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infer function generic signature from actual function's return type

See original GitHub issue


function test<T>(fn: (prev: T) => T) { }
test((prev) => ({ a: 1 })); // T is inferred as "unknown"

🔍 Search Terms

Maybe an issue exists, but I wasn’t sure what to search for. “Infer generic function type from return value” didn’t really help.

✅ Viability Checklist

My suggestion meets these guidelines:

  • This wouldn’t be a breaking change in existing TypeScript/JavaScript code. not sure
  • This wouldn’t change the runtime behavior of existing JavaScript code
  • This could be implemented without emitting different JS based on the types of the expressions
  • This isn’t a runtime feature (e.g. library functionality, non-ECMAScript syntax with JavaScript output, new syntax sugar for JS, etc.)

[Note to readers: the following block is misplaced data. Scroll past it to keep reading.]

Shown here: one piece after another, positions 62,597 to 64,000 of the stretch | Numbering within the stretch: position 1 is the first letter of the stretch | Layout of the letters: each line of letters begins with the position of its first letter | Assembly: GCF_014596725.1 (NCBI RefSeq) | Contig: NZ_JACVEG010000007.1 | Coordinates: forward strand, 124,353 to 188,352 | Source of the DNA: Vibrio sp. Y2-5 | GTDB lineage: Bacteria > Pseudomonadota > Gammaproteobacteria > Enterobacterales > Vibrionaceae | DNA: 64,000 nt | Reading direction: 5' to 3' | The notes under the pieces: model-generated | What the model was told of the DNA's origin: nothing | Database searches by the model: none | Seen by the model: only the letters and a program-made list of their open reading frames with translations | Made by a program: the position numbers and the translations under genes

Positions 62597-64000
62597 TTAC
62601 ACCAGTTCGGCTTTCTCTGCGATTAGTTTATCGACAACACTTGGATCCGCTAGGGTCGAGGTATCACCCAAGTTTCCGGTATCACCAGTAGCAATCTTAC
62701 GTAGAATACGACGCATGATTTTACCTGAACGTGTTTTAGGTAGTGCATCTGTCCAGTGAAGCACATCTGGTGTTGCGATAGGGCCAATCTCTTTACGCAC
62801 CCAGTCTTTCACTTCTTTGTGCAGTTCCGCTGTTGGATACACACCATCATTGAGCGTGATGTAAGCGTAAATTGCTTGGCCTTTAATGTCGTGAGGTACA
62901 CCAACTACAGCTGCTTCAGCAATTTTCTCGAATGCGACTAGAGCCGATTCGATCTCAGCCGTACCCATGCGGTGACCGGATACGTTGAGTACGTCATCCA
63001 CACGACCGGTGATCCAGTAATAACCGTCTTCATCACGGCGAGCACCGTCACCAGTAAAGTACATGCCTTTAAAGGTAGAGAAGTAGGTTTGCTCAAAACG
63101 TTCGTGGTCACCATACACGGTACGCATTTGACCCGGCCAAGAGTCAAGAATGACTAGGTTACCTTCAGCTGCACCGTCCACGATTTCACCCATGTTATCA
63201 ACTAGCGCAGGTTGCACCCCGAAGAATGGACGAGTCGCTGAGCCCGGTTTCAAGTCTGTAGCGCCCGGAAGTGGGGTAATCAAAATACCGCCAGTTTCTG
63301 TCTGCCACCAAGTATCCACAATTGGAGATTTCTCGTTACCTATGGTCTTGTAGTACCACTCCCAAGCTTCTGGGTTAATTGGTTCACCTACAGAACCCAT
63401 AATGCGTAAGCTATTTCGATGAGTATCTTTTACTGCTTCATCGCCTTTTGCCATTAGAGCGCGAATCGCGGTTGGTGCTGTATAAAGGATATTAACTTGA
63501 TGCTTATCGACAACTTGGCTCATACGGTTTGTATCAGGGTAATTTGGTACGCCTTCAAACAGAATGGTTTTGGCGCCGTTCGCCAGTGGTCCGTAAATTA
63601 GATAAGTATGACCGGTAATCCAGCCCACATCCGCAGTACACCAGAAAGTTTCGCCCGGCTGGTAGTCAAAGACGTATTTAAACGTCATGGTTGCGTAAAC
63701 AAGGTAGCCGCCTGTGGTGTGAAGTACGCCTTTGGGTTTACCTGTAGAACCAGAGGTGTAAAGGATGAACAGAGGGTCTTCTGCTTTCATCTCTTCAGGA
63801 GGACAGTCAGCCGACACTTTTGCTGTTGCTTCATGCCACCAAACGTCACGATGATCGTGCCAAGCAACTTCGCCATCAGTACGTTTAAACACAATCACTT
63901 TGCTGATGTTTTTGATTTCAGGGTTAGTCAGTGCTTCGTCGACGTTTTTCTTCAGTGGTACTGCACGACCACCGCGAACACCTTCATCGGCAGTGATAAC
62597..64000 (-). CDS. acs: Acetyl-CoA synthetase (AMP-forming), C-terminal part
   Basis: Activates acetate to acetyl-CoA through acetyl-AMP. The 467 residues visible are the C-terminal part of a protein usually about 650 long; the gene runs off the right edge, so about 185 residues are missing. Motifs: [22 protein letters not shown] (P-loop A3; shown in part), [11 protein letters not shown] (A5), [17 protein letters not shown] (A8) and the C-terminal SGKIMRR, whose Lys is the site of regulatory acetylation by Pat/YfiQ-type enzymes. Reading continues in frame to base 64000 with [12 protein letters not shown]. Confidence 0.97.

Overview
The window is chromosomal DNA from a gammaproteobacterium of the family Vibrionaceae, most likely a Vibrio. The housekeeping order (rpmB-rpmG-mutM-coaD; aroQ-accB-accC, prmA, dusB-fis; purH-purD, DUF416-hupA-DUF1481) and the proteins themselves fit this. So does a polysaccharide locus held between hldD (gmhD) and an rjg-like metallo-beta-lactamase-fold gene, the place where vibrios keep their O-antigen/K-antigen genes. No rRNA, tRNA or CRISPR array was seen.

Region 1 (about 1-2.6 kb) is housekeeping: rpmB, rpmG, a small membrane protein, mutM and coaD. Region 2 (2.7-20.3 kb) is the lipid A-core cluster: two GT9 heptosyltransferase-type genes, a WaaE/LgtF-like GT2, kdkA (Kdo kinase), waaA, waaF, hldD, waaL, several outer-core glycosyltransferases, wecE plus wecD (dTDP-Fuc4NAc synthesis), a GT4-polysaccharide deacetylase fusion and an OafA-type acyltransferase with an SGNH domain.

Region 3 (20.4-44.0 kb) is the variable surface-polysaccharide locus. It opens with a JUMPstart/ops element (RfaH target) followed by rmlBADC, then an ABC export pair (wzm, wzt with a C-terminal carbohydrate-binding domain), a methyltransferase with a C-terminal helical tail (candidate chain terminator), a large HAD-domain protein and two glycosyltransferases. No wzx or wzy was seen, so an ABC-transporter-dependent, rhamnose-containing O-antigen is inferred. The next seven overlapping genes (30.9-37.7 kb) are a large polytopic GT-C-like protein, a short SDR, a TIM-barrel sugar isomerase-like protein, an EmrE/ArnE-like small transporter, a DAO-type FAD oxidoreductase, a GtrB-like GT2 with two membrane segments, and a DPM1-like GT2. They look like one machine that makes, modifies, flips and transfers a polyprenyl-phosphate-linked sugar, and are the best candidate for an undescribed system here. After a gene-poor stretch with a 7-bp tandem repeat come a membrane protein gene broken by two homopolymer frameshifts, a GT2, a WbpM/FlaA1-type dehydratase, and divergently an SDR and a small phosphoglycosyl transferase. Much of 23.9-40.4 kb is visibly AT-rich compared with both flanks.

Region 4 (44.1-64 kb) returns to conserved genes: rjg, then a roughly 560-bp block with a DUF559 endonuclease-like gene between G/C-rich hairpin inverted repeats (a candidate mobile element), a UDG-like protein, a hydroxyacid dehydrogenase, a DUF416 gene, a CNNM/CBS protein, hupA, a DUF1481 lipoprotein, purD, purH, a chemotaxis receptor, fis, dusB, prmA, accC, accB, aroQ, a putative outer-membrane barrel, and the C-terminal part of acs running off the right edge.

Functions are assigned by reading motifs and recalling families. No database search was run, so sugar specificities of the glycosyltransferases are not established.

• This feature would agree with the rest of TypeScript’s Design Goals.

⭐ Suggestion

T should be inferred as the type of the returned object, {a: number}

📃 Motivating Example

💻 Use Cases

make life easier

Issue Analytics

  • State:open
  • Created a year ago
  • Comments:14 (7 by maintainers)

github_iconTop GitHub Comments

RyanCavanaughcommented, Jun 21, 2022

I believe what actually happens is that we collect candidates for T, find out there are none, so default it to its constraint, which is unknown, and then process the call as if you had written test<unknown>(.

It’s weird since if you had written test<unknown>(, that definitely shouldn’t be an implicit any error. Maybe we need to make a marker unknown to use in zero-candidate inference that isn’t allowed to contextually type a parameter - worth experimenting with, probably.

RyanCavanaughcommented, Aug 26, 2022

@trusktr did you mean to use prev in these examples? Again we have the problem of “you can just omit the parameter”.

Read more comments on GitHub >

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